Why is the author of this challenge not responding to the questions asked?

Re: Challenge  

  By: curmudgeon on Sept. 4, 2019, 1:37 p.m.

Bart13 asks:

Why is the author of this challenge not responding to the questions asked?

I replied to Veselovský on Aug 24, 2019 in the "A Cloaked Substitution Cipher — Part 1" topic:

I will reply to your questions and then say no more on this subject.

I sensed that he, for whaatever reason, seems to bear some animosity toward me (first shown in several posts on February 22, 2019 about the Weakened Handycipher Parts 1 and 2 challenges) and decided not to dignify his mischief-making with any further responses.

But now he writes:

After this second part of the challenge being published and also reading this article http://eprint.iacr.org/2019/621.pdf by the same author I had to reconsider my attitude to the matter.

I want to stress out two things:

  1. One thing is not realizing that some two encryption procedures might be commutative - not realizing for whatever reason (mistake, ignorance or neglecting). And then "inventing" cipher that its principal differences from original cipher reduce to less than cosmetic differences. We are humans prone to making mistakes. It is OK and it has nothing to do with morality.

  2. But the other thing is amending some cipher (either with reasonable or irrelevant amendments), coining a new name for it and then presenting it as something new without mentioning sources of original cipher. It is called plagiarism - the practice of taking someone else's work or ideas and passing them off as one's own. An this is morally low.

It is evident that the author copied my ideas and work from Camouflage series here on Mystery Twister site and then presented it on Cryptology ePrint Archive (http://eprint.iacr.org) as his own work without even trying to add something new to it - and what is worse - without mentioning sources.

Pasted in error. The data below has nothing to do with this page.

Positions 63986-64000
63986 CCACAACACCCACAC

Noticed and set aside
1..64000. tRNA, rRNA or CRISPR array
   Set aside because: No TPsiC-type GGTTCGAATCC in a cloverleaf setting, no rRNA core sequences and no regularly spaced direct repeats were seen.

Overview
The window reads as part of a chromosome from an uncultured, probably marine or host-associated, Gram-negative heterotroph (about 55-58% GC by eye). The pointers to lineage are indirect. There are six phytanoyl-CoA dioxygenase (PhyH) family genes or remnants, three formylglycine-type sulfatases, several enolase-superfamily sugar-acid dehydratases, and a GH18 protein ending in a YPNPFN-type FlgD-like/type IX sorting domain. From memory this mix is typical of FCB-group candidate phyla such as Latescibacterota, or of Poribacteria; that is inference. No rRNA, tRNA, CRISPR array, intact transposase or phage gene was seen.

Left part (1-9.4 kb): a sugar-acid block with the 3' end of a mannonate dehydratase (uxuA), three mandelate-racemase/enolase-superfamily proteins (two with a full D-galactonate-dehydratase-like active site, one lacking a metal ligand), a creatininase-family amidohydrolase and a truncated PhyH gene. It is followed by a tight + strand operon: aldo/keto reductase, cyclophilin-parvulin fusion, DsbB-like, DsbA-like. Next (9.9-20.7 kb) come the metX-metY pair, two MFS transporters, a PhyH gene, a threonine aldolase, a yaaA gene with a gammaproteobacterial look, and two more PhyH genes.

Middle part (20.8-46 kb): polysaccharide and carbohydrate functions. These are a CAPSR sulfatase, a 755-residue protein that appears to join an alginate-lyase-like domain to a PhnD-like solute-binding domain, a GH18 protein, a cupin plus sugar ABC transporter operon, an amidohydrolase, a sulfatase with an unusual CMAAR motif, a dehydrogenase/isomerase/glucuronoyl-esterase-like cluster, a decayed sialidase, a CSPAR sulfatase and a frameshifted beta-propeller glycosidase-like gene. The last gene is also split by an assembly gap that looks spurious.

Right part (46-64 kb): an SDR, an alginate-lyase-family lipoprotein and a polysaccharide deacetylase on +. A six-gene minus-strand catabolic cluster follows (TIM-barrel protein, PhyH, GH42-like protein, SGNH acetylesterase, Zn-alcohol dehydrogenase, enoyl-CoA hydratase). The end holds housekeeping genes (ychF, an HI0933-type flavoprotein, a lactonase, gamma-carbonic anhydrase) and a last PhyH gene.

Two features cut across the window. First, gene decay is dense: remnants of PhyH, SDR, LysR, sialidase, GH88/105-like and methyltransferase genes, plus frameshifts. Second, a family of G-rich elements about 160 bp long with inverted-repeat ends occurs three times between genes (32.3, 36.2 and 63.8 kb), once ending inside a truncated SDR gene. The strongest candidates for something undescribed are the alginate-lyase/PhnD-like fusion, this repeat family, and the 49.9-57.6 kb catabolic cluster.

My Camouflage challenges were published since 2011. The author (curmudgeon) of Cloaked cipher is member of Mystery Twister from Jan 13, 2014 so it is evident that he was aware of Camouflage cipher and copied it in his article published on 1 Jun 2019 on Cryptology ePrint Archive.
I am not very happy with that.

and then goes on to write:

And last question:
Why the article published on ePrint Archive should not be considered as a plagiarism?

Clearly such a scurrilous attack on my integrity needs to be answered.

To begin with, the idea of inserting decoy characters into a ciphertext did not originate with Viktor Veselovský and can be found in the early history of cryptology. Moreover, it's been an essential element of the Handycipher encryption algorithm from the beginning of its development. See https://eprint.iacr.org/2014/257.pdf and in particular Section 5: Complementary Keys, where the idea of splitting a plaintext into two parts and encrypting them with complementary keys is introduced.

In Section 6: Deniable Encryption, that idea is used to generate a ciphertext that will be decrypted to any two different chosen plaintexts using two complementaary keys. This led to my simplifying the idea by using a simple substitution cipher in place of the Handycipher core cipher and writing the paper "A Modified Simple Substitution Cipher With Unbounded Unicity Distance" https://eprint.iacr.org/2019/621.pdf which Veselovský now insists was taking his work and ideas and passing them off as my own.

In fact I had no knowledge of the MTC3 Camouflage challenges until many months after writing the Unbounded Unicity paper. Thinking that it could form the basis of a worthwhile MTC3 challenge, I proceded to write it up but before submitting it noticed that the cipher I described was essentially the same as that used in the Camouflage challenges. In writing the challenge description I was careful to point this out, linking to the Camouflage challenges and stating that the two ciphers were similar in all essential ways and only differed in a few non-essential ways that I enumeraated.